He credits two local wine experts for helping him to develop his palate and learn about wine: Eddie Jonna of Merchant of Vino and Syd Ross of Great Lakes Wine and Spirits. “We’ve drunk a lot of great wine together over the years,” Celani said. 

Tom and Vicki built a small wine cellar in 1990 and began tasting wines from all over the world. They went to Italy every other year and, while Tom was busy developing Native American casinos in Northern California, he had plenty of chances to visit wineries in Napa Valley. “I began to think about owning my own winery,” he said. “Who doesn’t have a passion for food and wine?”


“On one of those trips to Napa, I started talking to real estate people. I knew if I asked Vicki, the answer would have been no, so I kept it a secret.” 

Vicki adds, “It wasn’t that I was against getting into the wine business. I was against moving our three young teenagers at the time to Napa.”

After looking at a property five times, Celani decided to pull the trigger on a trip to a wine auction in Napa with his wife and five other couples. He suggested a ride out to the property.

“We pulled up at the house and the real estate lady was there with roses and champagne,” Vicki said.

The family found a way to make it work. At first, it was a challenge. “I had never started something from scratch before,” he said. “We didn’t have a winemaker. We didn’t have anyone to run the property. We didn’t have anyone to run the wine business.”

Tom and Vicki Chelani at the Celani Family Vineyards in Napa, California. Photo via Celani Wines.

He started by finding a winemaker with a great reputation for making reds: Mark Herold, a scientist by training who has become “an artist with wine,” Celani said. “We just love him. In September, when it comes time to crush the grapes, he comes with a case of beer and a bottle of tequila. He says it takes beer and tequila to make great wine.”

Celani Family Vineyards is a boutique winery set on 20 acres at the base of the Vaca Mountain Range in Napa Valley that specializes in Cabernet Sauvignon, a proprietary blend called Tenacious, and a Burgundian-style Chardonnay. All the glass used for its bottles comes from France. Its first vintage was produced in 2005.

The hard work each year starts around Labor Day and lasts until the last grape is picked in November, when the grapes go into the barrel. “We’re busy, but it’s not work,” Celani said. “It’s still a passion for us.”

For visitors, it’s great, Vicki said. “It’s a celebratory atmosphere. By sunset, we’re on our deck with a glass of wine getting to know our customers.”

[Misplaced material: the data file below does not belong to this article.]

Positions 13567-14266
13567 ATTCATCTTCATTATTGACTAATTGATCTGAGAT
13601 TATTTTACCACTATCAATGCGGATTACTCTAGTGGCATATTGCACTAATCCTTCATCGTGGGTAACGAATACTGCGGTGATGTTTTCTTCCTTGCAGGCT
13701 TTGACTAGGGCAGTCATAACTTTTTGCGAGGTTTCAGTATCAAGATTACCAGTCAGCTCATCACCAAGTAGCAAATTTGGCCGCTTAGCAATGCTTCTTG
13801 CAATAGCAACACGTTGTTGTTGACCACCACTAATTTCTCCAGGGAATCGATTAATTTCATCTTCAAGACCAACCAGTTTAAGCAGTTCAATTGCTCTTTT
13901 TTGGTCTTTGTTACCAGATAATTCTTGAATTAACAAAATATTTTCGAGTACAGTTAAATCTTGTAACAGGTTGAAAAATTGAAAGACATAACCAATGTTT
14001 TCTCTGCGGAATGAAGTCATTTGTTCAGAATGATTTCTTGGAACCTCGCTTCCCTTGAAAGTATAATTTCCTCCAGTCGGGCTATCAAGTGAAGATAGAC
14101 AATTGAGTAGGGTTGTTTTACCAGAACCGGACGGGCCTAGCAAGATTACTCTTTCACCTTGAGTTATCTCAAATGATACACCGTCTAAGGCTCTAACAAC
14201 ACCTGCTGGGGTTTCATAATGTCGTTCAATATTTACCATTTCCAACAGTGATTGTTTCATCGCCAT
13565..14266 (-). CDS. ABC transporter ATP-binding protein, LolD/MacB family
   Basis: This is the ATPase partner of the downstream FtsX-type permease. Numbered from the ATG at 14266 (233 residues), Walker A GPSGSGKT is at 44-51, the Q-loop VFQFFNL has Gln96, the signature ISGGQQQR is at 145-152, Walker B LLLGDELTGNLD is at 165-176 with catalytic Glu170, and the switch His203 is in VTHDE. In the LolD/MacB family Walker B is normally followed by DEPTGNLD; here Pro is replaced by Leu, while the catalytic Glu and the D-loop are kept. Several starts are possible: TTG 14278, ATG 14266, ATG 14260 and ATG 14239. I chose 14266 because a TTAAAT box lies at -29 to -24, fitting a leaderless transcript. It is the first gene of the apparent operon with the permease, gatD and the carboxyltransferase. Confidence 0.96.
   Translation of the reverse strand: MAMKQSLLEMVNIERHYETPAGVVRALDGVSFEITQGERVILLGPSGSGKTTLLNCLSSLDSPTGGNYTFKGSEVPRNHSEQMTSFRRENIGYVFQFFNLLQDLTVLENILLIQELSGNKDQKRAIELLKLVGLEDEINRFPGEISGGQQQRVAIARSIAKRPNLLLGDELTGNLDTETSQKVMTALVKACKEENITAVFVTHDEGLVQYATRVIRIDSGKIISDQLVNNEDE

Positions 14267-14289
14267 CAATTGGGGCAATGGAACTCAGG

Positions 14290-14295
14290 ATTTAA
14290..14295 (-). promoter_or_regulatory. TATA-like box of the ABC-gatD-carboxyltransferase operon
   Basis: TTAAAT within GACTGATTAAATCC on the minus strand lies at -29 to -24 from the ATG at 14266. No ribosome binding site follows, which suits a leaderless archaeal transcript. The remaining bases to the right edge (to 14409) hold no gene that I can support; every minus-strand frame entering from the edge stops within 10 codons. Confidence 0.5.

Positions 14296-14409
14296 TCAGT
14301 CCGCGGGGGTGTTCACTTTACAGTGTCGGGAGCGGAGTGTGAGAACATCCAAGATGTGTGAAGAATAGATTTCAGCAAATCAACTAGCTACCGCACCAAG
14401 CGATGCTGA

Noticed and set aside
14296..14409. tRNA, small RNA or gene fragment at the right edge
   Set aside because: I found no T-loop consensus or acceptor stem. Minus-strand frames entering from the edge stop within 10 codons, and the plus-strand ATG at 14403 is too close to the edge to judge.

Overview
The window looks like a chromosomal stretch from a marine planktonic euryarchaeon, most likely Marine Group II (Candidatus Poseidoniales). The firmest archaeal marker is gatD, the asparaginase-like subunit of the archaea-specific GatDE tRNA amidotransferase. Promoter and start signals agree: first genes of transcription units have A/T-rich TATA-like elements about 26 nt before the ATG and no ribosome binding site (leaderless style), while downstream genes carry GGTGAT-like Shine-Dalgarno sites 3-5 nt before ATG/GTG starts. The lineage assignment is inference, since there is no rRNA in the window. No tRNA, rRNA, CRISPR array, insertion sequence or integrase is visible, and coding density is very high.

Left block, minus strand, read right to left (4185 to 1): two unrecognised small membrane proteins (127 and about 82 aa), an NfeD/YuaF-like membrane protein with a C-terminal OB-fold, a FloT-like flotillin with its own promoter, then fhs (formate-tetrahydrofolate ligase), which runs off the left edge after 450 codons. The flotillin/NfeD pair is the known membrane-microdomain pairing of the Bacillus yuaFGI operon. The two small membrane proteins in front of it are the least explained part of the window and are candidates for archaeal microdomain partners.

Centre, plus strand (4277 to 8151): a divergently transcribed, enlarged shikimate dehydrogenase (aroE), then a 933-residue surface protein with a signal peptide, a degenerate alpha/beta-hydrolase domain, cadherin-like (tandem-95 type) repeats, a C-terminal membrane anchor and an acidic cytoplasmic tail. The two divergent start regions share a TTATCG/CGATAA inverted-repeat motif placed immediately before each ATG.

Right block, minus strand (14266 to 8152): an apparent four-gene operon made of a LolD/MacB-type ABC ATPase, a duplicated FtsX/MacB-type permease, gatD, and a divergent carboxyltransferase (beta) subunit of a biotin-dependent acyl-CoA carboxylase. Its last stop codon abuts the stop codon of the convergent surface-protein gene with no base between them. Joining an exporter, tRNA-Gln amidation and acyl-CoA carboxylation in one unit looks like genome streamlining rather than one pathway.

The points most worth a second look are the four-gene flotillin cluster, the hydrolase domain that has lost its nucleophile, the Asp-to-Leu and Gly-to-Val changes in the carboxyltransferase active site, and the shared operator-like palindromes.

Tom added, “We’ve collected for years and we’ve never forgotten where our passion came from — making connections with winery owners and winemakers who took a minute to make a connection with us.” 

The winery produces 5,000 cases of wine annually. Celani brought his brand to Michigan first. “I wanted to build our roots where our roots are,” Celani said. Sixty percent of all of their brands are sold here. The rest of sales are sprinkled across the country or purchased directly from the winery. 

The Celanis still have about 4,000 bottles of wine in their sprawling two-story cellar at their home in Bloomfield Hills and, although they drink a lot of their own wine, they’re still always tasting new wines. “We entertain a lot,” Vicki said. “What’s the good of having all this wine if you can’t share it?”

The Celani family history can be found on the label of Ardore wine. 

“The word ‘Ardore’ is inscribed on our wedding bands. That’s where we came up with the name,” Tom Celani said. 

The label is inspired by a cigar band to reflect his love of cigars. The Indian head coins commemorate being a pioneer of Indian gaming. “I’m a big Ferrari guy,” said Celani, who owns a Ferrari Enzo, “that’s why the prancing horses. 

“The 12 diamonds represent my dad and I being the best in the country 12 times for Philip Morris. It’s my way of living up to his legacy of trying to be the best you can be. 

“The most important part of the label is the ‘VOB,’ which are the initials of our children.” 

The Celanis have three children: Vincenzo, 27, and Olivia, 25, who both live in California, and Benedetto, 23, who lives in Colorado.

You can learn more about the Celani Family Vineyards and shop their wines on their website celaniwines.com